Marx has divided the history of mankind into six periods or ages:
- the age of primitive communism;
- the age of slavery: masters and slaves;
- the age of feudalism: lords and serfs;
- the age of capitalism: bourgeoisie and proletariat;
- Dictatorship of the Proletariat; and
- Communism, when all class struggle ends.
The new ideal society, Communism, according to Marx, will be a classless and stateless society. It will be marked by social harmony and stability.
Doctrine of Class Struggle
In each age, in every society, there have existed two classes- one possessing the means of production and the other which is exploited by the former class. Marxism pictures human history to be an endless struggle between the two antagonistic classes- the ‘Haves’ and the ‘Have-nots.’
To bring an end to this struggle, the Have-nots or the proletariat in the capitalist society must win over the bourgeoisie. And, the only means to do so is through revolution.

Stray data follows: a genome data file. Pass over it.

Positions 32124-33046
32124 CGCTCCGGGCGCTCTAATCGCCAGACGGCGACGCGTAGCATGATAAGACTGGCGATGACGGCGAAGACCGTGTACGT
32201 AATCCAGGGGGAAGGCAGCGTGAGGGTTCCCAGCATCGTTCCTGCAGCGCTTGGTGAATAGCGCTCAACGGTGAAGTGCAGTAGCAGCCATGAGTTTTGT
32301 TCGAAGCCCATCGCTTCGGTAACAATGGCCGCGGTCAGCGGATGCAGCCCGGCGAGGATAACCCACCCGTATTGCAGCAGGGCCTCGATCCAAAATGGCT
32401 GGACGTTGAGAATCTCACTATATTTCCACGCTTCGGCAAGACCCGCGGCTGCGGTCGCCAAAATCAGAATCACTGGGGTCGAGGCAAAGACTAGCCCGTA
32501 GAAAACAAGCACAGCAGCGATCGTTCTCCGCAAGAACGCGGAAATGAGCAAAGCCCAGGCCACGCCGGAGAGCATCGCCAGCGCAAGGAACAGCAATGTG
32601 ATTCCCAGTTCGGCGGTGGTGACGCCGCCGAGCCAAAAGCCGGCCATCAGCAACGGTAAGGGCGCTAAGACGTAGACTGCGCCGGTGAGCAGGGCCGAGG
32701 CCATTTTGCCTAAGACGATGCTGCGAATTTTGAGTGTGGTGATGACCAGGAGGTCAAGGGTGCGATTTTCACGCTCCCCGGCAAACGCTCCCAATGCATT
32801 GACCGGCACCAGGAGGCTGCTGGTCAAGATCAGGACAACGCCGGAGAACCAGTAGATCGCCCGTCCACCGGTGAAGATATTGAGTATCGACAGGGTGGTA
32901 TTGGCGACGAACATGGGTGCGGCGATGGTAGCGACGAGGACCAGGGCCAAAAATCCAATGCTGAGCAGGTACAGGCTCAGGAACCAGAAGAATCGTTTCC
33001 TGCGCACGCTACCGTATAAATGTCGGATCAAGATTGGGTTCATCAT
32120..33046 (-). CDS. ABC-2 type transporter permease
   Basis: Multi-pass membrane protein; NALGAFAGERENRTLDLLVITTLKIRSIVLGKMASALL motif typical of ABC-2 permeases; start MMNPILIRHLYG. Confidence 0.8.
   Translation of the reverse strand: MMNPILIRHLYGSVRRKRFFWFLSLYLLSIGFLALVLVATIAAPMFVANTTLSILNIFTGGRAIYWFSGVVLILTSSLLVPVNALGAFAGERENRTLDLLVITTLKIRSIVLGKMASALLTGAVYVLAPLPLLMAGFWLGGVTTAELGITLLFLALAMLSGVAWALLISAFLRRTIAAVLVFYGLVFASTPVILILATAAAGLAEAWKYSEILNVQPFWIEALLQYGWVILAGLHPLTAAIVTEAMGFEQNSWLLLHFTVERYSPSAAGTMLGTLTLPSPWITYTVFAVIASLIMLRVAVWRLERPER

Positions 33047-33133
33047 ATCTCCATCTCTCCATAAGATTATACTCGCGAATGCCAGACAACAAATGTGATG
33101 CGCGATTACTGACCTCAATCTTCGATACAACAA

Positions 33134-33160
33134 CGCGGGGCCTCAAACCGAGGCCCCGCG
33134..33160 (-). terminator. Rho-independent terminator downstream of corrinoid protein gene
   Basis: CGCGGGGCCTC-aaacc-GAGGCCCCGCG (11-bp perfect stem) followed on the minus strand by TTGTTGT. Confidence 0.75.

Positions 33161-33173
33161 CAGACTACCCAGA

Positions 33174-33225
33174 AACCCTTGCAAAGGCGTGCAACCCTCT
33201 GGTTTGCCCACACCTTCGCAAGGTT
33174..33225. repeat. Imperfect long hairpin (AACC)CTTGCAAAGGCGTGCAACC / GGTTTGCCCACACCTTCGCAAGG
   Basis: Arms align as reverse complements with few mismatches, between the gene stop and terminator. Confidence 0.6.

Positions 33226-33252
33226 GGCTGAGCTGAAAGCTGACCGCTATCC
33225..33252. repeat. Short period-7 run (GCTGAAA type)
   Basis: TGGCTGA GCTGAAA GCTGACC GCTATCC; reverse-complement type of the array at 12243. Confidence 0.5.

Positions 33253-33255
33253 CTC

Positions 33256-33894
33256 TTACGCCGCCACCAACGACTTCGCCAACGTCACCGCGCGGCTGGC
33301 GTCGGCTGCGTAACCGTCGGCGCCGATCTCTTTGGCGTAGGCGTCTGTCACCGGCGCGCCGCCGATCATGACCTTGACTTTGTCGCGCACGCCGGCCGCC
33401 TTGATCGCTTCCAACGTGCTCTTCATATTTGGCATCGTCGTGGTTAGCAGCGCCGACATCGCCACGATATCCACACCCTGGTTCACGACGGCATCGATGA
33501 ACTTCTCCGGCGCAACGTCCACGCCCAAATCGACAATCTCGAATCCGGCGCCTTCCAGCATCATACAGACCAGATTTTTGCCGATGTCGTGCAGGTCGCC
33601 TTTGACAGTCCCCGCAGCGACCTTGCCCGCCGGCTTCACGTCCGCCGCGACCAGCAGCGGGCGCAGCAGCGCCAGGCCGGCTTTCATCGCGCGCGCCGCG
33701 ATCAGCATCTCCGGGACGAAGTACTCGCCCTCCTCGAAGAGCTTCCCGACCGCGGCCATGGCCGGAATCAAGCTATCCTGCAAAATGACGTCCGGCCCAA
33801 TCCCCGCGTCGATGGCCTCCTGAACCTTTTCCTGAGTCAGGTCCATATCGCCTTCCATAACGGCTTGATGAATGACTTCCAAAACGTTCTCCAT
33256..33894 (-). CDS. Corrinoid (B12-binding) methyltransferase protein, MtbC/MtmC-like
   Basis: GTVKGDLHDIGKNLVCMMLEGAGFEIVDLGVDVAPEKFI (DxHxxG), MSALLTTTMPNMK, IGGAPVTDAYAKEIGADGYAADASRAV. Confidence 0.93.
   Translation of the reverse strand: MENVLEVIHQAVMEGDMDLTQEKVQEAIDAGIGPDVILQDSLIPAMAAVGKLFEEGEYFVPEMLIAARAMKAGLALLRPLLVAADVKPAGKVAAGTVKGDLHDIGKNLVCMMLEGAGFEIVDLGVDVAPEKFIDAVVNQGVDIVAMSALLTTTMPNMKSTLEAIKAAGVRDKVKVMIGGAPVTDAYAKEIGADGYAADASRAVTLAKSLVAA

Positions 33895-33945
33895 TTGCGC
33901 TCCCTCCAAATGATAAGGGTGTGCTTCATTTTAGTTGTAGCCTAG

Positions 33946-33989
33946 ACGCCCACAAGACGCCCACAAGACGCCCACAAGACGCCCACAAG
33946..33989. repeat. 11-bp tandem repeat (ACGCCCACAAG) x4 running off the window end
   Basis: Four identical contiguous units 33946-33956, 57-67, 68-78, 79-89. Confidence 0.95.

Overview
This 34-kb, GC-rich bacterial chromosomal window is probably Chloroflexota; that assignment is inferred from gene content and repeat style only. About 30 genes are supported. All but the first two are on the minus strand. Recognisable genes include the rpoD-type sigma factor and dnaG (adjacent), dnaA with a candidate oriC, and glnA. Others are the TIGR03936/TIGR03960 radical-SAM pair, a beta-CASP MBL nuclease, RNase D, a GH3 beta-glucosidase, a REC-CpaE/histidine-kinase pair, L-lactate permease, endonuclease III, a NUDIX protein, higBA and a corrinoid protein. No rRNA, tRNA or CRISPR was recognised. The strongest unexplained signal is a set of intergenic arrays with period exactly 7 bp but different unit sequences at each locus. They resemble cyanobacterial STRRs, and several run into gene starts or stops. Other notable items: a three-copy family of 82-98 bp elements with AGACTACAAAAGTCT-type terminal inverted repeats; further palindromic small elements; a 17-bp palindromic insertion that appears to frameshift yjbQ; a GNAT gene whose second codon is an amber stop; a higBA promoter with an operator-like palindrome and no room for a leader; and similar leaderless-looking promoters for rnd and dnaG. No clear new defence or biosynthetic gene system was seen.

Politics as an Instrument of Class Exploitation
Marxists argue that politics is nothing but an act of domination of one class over the other. The class who controls the means of production also dominates the society, culture, religion, state and politics, and influences ideology, morality, family and everyday life. Therefore, politics is the medium in which power allows those who possess it to ensure their hold on the society and to profit by it.
Accordingly, Marxism aims at abolishing the classes from society, which will lead to the “withering away of the state” and politics in due course.
Classless and Stateless Society
A classless and stateless society is the ultimate goal of Marxism. To overthrow the capitalist state, Marx recommended revolution. Immediately after the revolution, the Dictatorship of the Proletariat will be established.
However, the Dictatorship of the Proletariat will only be a transitional state of affairs. It is a state in between ‘capitalism’ and ‘complete communism’. Real communism signifies a stage when there will be no class and no state. In a classless society, though administration will remain, politics and state will wither away. The state arose as an instrument of class oppression; when classes disappear, the state will disappear. The classless and stateless society is Marx’s ideal state, the New Ideal Society.